Undergraduate student Kathlyne-Inez Soukhaseum of the Frank Zalom lab, who researches the fruit fly, the spotted-wing drosophila, Drosophila suzukii, was initially scheduled to participate.
Dedmon is the newest addition to the list of those who will be participating at the Bohart open house. Working with major professor Robert Kimsey, he studies forensic entomology--the use of insects as evidence in the court of law. "My work is in insect succession, or the composition and patterns of insects that come to and from a decedent," he related. "I am interested in defining these patterns, as well as the various factors that influence them. Specifically, I seek to make insect succession a more reliable tool in evaluating the postmortem interval of a decedent, that is, the time elapsed since death. Ultimately, the goal of my research is to provide a stronger foundation of evidence for forensic entomologists testifying in court."
Besides checking out the flies--and creating maggot art--this is also a good time for visitors to inquire about graduate school, ask about starting research projects, and to meet people working in forensics, evolution, agriculture, animal behavior, genetics, geography, and home pests, among other topics," said Tabatha Yang, education and outreach coordinator.
Entomologist Jeff Smith, who curates the Bohart's butterfly and moth section, will be on hand to open the Diptera section and answer questions.
"We've never had a fly specialist here at UC Davis except for mosquitoes," said Lynn Kimsey, director of the Bohart Museum and professor of entomology. "We have one of the world's largest mosquito collections. Overall, I'd guess we have 300,000 fly specimens."
The Bohart Museum houses nearly eight million insect specimens, a live "petting zoo" (think Madagascar hissing cockroaches, stick insects, tarantulas and praying mantids) and a year-around gift shop. The museum is open to the general public Mondays through Thursdays, from 9 a.m. to noon and from 1 to 5 p.m., plus occasional, weekend open houses. Admission is free. Further information is available on the Bohart Museum website at http://bohart.ucdavis.edu/ or contact (530) 753-0493 or firstname.lastname@example.org.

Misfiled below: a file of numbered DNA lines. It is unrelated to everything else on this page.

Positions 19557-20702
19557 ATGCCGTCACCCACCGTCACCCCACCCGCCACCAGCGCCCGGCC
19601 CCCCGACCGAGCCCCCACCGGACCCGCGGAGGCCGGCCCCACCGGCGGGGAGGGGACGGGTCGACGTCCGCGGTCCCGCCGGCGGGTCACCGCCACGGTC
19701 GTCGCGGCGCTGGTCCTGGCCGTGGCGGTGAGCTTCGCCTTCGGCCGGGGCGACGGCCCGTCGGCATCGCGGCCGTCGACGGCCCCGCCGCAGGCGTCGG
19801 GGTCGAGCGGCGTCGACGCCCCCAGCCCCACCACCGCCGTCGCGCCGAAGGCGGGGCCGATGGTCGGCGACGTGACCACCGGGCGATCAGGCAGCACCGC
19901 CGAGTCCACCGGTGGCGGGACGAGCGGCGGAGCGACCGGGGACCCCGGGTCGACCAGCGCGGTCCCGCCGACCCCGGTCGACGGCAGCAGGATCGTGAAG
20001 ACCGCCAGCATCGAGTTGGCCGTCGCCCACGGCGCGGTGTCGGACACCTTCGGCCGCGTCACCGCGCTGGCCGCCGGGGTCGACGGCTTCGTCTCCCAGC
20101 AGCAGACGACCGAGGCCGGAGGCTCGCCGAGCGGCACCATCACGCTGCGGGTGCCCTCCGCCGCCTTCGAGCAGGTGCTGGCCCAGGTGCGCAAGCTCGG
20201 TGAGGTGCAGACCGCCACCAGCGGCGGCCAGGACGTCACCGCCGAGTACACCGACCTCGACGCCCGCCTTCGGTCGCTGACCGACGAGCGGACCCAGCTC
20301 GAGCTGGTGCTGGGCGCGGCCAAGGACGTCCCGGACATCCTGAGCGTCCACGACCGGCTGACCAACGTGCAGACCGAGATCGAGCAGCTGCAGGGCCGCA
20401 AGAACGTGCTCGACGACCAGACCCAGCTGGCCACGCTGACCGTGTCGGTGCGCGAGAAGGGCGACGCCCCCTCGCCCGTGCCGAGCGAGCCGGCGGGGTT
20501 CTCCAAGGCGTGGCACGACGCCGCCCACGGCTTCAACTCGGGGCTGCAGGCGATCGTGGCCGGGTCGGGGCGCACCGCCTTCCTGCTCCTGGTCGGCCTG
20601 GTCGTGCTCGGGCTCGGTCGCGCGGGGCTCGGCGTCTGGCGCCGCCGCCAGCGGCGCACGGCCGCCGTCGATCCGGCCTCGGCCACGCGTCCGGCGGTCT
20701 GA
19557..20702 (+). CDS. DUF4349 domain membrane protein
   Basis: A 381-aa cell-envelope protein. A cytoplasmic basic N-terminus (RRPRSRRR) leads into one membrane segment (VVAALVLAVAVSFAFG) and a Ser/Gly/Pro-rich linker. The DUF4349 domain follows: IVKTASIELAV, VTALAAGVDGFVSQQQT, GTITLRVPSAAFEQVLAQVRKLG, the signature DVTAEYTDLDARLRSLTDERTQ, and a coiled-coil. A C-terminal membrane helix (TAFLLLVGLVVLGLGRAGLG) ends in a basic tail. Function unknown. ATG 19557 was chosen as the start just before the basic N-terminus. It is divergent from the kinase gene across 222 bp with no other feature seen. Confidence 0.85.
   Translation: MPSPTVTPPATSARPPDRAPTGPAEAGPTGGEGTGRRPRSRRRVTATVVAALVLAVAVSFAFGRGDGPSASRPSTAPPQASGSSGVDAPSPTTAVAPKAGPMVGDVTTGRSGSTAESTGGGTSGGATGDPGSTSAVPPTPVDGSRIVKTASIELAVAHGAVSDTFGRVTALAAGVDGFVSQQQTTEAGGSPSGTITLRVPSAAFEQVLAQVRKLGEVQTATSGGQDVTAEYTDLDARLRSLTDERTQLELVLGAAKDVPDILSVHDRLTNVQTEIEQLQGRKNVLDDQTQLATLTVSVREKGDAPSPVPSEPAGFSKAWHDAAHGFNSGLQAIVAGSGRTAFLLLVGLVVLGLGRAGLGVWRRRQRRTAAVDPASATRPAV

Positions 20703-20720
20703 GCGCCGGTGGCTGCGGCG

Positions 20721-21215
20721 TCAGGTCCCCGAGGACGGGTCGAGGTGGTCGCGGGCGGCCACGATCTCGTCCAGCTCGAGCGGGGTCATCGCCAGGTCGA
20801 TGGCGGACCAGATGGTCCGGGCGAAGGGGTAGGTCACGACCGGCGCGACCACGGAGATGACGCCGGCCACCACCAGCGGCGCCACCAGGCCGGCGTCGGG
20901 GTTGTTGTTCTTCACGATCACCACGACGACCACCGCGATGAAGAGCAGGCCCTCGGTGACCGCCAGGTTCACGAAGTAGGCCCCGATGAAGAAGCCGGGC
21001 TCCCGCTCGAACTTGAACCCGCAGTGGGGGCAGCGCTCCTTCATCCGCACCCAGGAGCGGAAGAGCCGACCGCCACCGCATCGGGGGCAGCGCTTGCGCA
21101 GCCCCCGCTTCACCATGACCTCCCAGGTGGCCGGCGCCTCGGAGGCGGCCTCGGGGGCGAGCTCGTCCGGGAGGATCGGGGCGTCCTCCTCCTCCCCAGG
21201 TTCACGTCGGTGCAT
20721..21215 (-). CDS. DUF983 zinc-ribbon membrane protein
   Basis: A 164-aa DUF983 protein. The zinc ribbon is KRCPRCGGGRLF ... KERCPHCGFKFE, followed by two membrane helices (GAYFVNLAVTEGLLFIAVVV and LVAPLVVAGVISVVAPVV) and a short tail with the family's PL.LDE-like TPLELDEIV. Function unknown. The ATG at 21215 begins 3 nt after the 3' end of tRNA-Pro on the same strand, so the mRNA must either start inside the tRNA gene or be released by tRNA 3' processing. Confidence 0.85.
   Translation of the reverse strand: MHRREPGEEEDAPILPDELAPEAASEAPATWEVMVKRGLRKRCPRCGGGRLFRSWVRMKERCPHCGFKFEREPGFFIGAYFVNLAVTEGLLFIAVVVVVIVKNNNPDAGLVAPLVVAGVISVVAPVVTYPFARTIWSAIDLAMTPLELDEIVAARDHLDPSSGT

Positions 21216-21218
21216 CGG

And when the UC Davis Department of Entomology and Nematology hosts a honey tasting on Saturday, April 21 as part of the UC Davis 104th annual UC Davis Picnic Day, it promises to be "berry, berry good."
"Berry good" as in honey made from berries.
Extension apiculturist Elina Lastro Niño and staff will offer "a taste of honey"--of such honey varietals as blackberry, blueberry, raspberry, and snowberry--plus almond and buckwheat--from 9 a.m. to 4 p.m. at Briggs Hall.
When you think about it, Picnic Day is rather like "Bug Appreciation Day" (starring honey bees, too!), courtesy of the UC Davis Department of Entomology and Nematology. In fact, Picnic Day officials have nominated "Entomology at UC Davis" (122 Briggs) for a special campus award under the category "At One With Nature." The honey tasting booth in the Briggs Hall atrium is a nominee for a special award in the category, "Hunger Fix." (Access this link to vote from 8 a.m. to 10 p.m. for your favorite exhibits on Picnic Day). The winners will be publicized on the Picnic Day website, Facebook, Twitter, Instagram, and Snapchat accounts after Picnic Day.
Here's where the "go-bugs" action is:
- At Briggs Hall, located off Kleiber Hall Drive, hours are from 9 a.m. to 4 or 5 p.m.
- At the Bohart Museum of Entomology, located in Room 1124 of the Academic Surge Building on Crocker Lane, hours are from 10 to 3 p.m.
And here's where more honey is:
- UC Davis Honey and Pollination Center, Robert Mondavi Institute, Old Davis Road. Amina Harris, director of the Honey and Pollination Center, says honey will be available for tasting on Picnic Day and for sale all year around.
Coordinating the events at Briggs Hall are forensic entomologist Robert Kimsey and doctoral candidate Brendon Boudinot of the Phil Ward lab and the Entomology Graduate Students' Association. Heading the activities at the Bohart Museum are director Lynn Kimsey, professor of entomology, and Tabatha Yang, education and outreach coordinator.
For a full schedule of insect-themed activities, see the news story on the UC Davis Department of Entomology and Nematology website. You'll find dozens of activities, including maggot art, cockroach races, fly-tying, and scavenger hunts, to name a few.
And honey tasting. Show me the honey!